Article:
It’s a dark and misty evening in April, 1948. I knock on the door of a gorgeous house in Milly-la-Forêt, France. [5] Magical. Cocteau greets me, holding a candelabra.[6] I explain that I’ve traveled back from 2017. He acts like this is normal. ­(Those creative types!)

I tell him that his film, La Belle et la Bête (Beauty and the Beast, 1946) [7], is my favorite movie of all time. (It really is.) I invite him to dinner at my house. In 2017. “Mon plaisir,” he says, “A quelle heure?” (My pleasure, at what time?)

fantasy dinner party

My esteemed guests — Van Gogh, circa 1889; Stein, circa 1936; and Cocteau, circa 1947.

Back home in my time, I plan a menu of all appetizers because that’s what I do best.

It will be a lovely table abundant with a variety of tasty and healthy appetizers. Guests tend to linger eating this type of meal. A bit of this, another morsel of that. Glasses replenished, absorbed in good conversation, and the evening stretches into early morning.

I plan this despite knowing that Gertrude Stein is not fond of a dinner of all appetizers.

Stein wrote in The Autobiography of Alice B. Toklas: [8]

“I don’t know quite what happened but Hélene [her housekeeper/cook] cooked a very bad dinner. Only twice in all her long service did Hélene fail us. This time and when about two weeks later . . . . That time too she did strange things, her dinner consisting of a series of hors d’oeuvres. . . . As I said Hélène did for the second time in her life make an extraordinarily bad dinner. For some reason best known to herself she gave us course after course of hors d’oeuvres finishing up with a sweet omelet.”

There’s no pleasing everyone.

Finally, it’s time and my guests arrive for the evening’s festivities.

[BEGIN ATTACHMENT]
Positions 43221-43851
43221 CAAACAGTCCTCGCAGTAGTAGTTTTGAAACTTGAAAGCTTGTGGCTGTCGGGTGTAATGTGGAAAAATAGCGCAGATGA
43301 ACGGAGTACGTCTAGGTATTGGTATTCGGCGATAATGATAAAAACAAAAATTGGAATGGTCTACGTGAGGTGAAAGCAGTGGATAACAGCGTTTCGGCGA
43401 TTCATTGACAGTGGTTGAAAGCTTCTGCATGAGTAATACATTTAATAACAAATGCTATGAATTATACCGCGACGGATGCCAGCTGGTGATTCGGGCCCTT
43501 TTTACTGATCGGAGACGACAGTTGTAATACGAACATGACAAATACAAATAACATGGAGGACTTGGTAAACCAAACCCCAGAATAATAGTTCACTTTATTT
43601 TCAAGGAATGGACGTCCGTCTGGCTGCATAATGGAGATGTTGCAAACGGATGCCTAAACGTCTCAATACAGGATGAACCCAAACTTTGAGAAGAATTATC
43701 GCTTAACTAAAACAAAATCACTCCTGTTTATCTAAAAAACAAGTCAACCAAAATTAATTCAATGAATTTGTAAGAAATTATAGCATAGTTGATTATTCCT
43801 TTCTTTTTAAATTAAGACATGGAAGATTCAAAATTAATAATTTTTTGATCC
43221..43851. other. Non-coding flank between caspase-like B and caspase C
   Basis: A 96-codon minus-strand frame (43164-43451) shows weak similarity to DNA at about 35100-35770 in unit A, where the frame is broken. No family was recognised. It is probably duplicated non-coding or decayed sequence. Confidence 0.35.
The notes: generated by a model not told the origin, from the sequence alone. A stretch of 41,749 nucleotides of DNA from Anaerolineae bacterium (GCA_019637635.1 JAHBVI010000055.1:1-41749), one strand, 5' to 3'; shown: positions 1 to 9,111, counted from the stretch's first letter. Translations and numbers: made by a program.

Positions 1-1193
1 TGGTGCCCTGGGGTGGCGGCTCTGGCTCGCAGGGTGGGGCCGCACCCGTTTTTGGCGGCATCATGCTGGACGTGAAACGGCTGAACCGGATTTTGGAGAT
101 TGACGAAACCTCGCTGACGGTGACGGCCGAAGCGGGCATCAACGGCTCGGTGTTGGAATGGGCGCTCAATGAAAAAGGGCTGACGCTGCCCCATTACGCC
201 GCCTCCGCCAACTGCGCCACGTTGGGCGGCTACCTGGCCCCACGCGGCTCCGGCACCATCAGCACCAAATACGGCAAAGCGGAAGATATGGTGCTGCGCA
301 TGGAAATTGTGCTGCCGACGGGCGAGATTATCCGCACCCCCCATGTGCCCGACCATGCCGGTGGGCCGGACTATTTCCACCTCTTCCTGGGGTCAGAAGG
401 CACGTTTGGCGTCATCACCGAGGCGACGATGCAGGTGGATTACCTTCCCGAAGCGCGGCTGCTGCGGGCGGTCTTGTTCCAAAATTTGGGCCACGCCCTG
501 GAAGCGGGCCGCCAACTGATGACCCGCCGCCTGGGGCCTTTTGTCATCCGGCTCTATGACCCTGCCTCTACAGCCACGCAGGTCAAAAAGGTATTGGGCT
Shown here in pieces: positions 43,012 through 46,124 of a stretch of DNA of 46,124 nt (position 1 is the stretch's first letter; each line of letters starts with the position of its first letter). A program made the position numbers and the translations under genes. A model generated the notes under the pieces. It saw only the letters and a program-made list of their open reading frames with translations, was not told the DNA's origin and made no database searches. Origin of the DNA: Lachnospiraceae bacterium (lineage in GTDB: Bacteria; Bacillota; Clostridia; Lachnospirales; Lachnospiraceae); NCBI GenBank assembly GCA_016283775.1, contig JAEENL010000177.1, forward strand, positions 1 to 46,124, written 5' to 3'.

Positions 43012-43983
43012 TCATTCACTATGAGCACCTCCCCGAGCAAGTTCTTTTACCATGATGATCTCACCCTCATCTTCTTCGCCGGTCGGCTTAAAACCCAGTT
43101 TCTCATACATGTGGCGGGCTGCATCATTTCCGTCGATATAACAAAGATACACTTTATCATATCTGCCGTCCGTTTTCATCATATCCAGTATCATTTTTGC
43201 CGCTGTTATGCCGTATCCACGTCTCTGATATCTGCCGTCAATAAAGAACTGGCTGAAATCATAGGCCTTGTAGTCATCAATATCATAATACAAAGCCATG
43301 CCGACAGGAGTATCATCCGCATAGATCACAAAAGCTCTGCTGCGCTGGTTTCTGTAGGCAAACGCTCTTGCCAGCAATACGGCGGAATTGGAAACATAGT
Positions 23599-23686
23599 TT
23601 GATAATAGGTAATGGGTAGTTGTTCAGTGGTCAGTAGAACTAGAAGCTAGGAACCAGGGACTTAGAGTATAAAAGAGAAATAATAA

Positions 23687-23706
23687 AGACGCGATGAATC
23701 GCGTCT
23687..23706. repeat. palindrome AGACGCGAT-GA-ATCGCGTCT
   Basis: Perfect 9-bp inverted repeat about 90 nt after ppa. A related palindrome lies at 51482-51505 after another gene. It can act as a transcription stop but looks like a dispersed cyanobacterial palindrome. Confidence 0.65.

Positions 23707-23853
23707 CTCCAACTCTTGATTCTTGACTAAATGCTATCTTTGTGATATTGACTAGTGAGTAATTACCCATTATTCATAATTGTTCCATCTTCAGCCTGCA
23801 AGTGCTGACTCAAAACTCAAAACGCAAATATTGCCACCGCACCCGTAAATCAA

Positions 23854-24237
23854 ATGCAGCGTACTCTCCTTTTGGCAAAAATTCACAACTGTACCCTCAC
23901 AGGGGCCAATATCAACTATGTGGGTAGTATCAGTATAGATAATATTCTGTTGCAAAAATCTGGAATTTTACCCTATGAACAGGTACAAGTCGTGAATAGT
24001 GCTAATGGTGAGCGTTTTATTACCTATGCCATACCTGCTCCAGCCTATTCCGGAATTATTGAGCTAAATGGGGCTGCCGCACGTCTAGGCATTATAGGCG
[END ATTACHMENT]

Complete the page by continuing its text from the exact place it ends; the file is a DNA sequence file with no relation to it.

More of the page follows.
Van Gogh brings me a giant sunflower.[9]

Stein hands me a red rose and says, “Good evening. A rose is a rose is a rose.[10]

Cocteau hands me a red rose too. [11]Enchanté,” he says.

And so we begin. With cocktails of course.

Absinthe for all! [12]

A silvery tablecloth covers the table, set with white plates and black napkins. We’ll drink from art deco black-stemmed glasses from the 1930s.

Appetizers are ready.

There’s a white bean spread, and red pepper and walnut spreads. Fried sage leaves, chick pea fritters, zucchini fritters, and fried artichoke hearts. Bean, beet, bulgur, and Russian salads. Carrot and zucchini ribbons piled on a plate. Red lentil bites and little red roasted onions. And cauliflower purée, egg salad, and an assortment of cheeses. And olives. Never forget the olives.



The food is room temperature and pleases Stein.

From The Autobiography of Alice B. Toklas:
Gertrude Stein never likes her food hot and I do like mine hot, we never agree about this. She admits that one can wait to cool it but one cannot heat it once it is on a plate so it is agreed that I have it served as hot as I like.

We discuss art — landscapes, color, brushstrokes, and the crazy prices of art supplies. We talk of writing — sentences versus paragraphs, poetry, and filmmaking, and of living in Paris versus living in the countryside.

(By we, I mean they talk, while I listen, fascinated.)

Van Gogh pops a fried sage leaf in his mouth. “There are so many people, especially among our pals, who imagine that words are nothing. On the contrary, don’t you think, it’s as interesting and as difficult to say a thing well as to paint a thing. There’s the art of lines and colours, but there’s the art of words that will last just the same.” [13]

Oh, how I agree with this! Art comes to us in many forms. 

We pass around the food, and refill drinks.

My fantasy dinner party is epic!

I have a piece of great and sad news to tell you: I am dead,” says Cocteau. [14] We stare at him and Cocteau bursts out laughing. “Je dois être mort, non?” he says. “Autrement, j’aurais 128 ans!

Gertrude Stein adds some carrot and zucchini ribbons onto her already full plate, and calculates that she’s 143 years old.

But Van Gogh wins. He’s 164.

More absinthe, anyone?

My fantasy dinner party continues.

Stein and Cocteau met in 1917 (exactly 100 years ago!) when Picasso brought him to the Rue de Fleuris and she declared Cocteau “a slim elegant youth.” They seldom saw each other after that day. Their friendship of polite correspondence tapered around 1934. Until now!

You have not written in two years,” says Stein, considering whether to have some more Russian salad.
Actually, more,” says Cocteau, not disclosing that Stein would die in 1946. And he doesn’t mention the second world war. Why ruin this pleasant time-traveling evening? Especially while eating red lentil bites with some cheese and olives.

Absinthe makes the heart grow fonder.[15] Cocteau is drinking and more fond of Stein than he ever was back then.